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February 25, 2011 / C.T. Henry

Today’s Best Hard-Boiled Writers

If you love hard-boiled detective fiction, you’ve already read Dashiell Hammett, Raymond Chandler, Ross Macdonald, James Crumley, and Lawrence Block.  So who are today’s best hard-boiled writers?  You can’t go wrong with the following authors.  They all understand how to deliver the nuanced dialogue, gritty landscape, and street smart characters.

#5 – Reed Farrel Coleman’s Moe Prager series – Winning three Shamus awards in the last four years, Coleman is today’s most highly-acclaimed writers.  Prematurely retired due to an injury, Coleman’s main protagonist, Moe Prager, is a P.I. who misses the life of a New York City cop.  Moe’s contribution to the genre is his philosophical insights: “….the truth doesn’t conform to the rules of Sunday school or sermons, to clichés or adages. The truth doesn’t always come out in the wash or in the end and it’s frequently not for the best. The truth often makes things worse, much worse. The truth can be as much poison as elixir, cancer as cure.” There are six books in the series: Walking the Perfect Square (2002), Redemption Street (2004), The James Deans (2005), Soul Patch (2007), Empty Ever After (2008), and Innocent Monster (2010)

“Do you follow politics, Moe? May I call you Moe?”
“No and yes. I’m an ex-cop, Mr. Geary. Cops don’t have much use for politicians, though politicians got lots of uses for cops. None of ’em any good as far as I can tell. And yeah, you can call me Moe.”

Start with: The James Deans (2005)
Synopsis: It’s 1983 and Reaganomics is in full swing. But beneath the facade of junk bonds and easy money, New York remains a gritty metropolis offering Nirvana with one hand and desolation with the other. Moe Prager, ex-NYPD cop turned reluctant P.I. is too busy reeling from a family tragedy to see what’s coming. He’s about to be sucked into a case that might deliver him what he’s always wanted or plunge him into purgatory. Two years earlier, Moira Heaton, a young intern for an up-and-coming politico, vanished without a trace. Although there is no evidence supporting her boss’s involvement, rumors and whispers have conspired to stall his once-promising career. Now, in a last- ditch effort to clear his name, state senator Steven Brightman, with the clout of a wealthy backer, enlists Moe’s help.


#4 – Michael Connelly’s Harry Bosch series – I don’t know anyone who doesn’t love Harry Bosch.  He’s a modern-day Dark Knight, and they’ve given him a badge.  Nothing gets by Bosch, and his disdain for the LAPD’s bureaucracy makes him the ultimate rebel.  There are 14 books in the series, but you can start anywhere.  In most hard-boiled novels, the main character is a private detective, and that’s why I suggest you start with Lost Light, where Bosch retires from the LAPD and tries to solve a cold case by himself.  From there, you’ll want to read the whole series.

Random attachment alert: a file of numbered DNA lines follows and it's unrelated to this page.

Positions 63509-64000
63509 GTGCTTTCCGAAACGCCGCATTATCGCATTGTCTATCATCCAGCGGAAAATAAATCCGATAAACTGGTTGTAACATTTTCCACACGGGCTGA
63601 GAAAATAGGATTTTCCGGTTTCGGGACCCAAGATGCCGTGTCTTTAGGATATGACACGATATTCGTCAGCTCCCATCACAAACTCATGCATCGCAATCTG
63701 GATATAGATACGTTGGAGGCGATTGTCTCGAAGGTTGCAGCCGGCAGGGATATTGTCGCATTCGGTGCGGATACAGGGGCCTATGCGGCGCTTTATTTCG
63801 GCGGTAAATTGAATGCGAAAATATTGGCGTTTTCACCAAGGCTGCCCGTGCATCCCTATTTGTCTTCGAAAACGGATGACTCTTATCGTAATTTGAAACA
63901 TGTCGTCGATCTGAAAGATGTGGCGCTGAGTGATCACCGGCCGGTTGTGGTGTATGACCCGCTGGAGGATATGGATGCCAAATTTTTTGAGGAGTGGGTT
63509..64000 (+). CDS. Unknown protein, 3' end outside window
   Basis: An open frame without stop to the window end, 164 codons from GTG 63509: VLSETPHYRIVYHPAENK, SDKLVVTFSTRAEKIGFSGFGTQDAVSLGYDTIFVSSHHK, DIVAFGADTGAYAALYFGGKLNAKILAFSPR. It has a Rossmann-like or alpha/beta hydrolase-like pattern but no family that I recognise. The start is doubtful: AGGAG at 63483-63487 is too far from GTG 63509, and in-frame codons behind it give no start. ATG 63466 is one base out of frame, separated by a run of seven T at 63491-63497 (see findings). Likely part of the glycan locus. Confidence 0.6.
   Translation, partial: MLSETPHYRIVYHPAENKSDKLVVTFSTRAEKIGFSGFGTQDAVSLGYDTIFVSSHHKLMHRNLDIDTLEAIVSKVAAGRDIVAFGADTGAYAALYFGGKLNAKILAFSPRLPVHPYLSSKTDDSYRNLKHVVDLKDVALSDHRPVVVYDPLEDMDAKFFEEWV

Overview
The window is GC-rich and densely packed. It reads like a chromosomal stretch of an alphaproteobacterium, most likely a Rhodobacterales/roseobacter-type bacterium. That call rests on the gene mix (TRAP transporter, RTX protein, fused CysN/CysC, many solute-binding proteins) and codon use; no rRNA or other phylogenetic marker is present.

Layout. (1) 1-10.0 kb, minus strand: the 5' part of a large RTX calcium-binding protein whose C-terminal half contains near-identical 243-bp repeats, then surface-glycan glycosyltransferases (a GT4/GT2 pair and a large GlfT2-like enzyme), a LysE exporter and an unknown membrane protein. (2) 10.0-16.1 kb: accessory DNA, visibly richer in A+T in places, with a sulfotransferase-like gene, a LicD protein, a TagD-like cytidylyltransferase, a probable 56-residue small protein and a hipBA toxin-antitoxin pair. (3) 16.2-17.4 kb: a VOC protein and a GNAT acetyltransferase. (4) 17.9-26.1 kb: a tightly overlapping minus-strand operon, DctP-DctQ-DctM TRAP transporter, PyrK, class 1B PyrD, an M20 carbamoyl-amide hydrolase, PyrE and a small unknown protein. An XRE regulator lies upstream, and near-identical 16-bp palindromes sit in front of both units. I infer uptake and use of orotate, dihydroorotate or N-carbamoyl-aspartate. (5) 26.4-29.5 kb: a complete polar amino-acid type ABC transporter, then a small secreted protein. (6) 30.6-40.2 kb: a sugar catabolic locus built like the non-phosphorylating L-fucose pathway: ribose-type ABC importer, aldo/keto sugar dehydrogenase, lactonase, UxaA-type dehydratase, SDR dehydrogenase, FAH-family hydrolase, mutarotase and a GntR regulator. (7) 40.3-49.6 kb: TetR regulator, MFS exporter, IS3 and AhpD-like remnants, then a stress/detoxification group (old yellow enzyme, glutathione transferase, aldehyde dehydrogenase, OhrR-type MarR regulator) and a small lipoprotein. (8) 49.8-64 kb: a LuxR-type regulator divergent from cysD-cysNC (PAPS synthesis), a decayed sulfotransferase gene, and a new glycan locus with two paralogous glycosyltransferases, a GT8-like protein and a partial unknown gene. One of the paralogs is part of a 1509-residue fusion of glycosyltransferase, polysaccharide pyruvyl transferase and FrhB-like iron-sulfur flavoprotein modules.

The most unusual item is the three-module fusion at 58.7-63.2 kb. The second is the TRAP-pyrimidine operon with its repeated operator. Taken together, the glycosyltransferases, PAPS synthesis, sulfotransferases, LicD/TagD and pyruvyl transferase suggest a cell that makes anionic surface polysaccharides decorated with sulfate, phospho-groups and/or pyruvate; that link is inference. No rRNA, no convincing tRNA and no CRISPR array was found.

Excerpt: “I think it’s the little things I miss most about my former life. For more than twenty years I carried a small bound notebook in my coat pocket. Spiral notebooks weren’t allowed — a smart defense attorney could claim pages of exculpatory notes had been torn out. The bound notebooks took care of that problem and were easier on the jacket lining at the same time…
“It’s unsolved, Mr. Taylor. And I still care about it. I don’t think it is being worked with any kind of . . . dedication.”
“And that’s it?”I nodded. Then Taylor nodded to himself.
“Fifty grand,” he said.
“Excuse me?”
“I’ll pay you fifty grand — if you solve the thing. There’s no movie if you don’t solve it.”
“Mr. Taylor, you somehow have the wrong impression. I don’t want your money and this is no movie. All I want right now is your help.”

Start with: Lost Light (2005)
Synopsis: Fed up with the hypocrisy and bureaucracy of the LAPD, Harry Bosch has retired, but the life of a retiree doesn’t suit him. He has devoted his life to law enforcement because of a deep drive to see equal justice for all. On his own, he is still drawn toward the law. And when he rediscovers a startling, unsolved murder among the old case files he’s been poring over, he knows he can’t rest until he finds the killer with or without a badge. Moving ever further inside the remarkable character of Harry Bosch, whom the New York Post calls the quintessential mystery book hero, Michael Connelly takes another step closer to the classic novels of Raymond Chandler in this breakneck, relentless, and powerful new novel.


#3 – Charlie Huston’s Joe Pitt series – If you like your P.I. fiction really gritty, you can’t go wrong with Charlie Huston’s Joe Pitt series. Huston introduces a new and captivating world where vampires live in obscurity in contemporary New York City. Joe Pitt is a vampire AND a private detective. The best part of Huston’s writing is the off-beat humor.  Pitt is a smartass, and he doesn’t apologize for it.  Imposing and unflappable, Joe Pitt is the ultimate tough guy.  There are five books in the series: Already Dead (2005), No Dominion (2006), Half the Blood of Brooklyn (2007), Every Last Drop (2008), and My Dead Body (2009).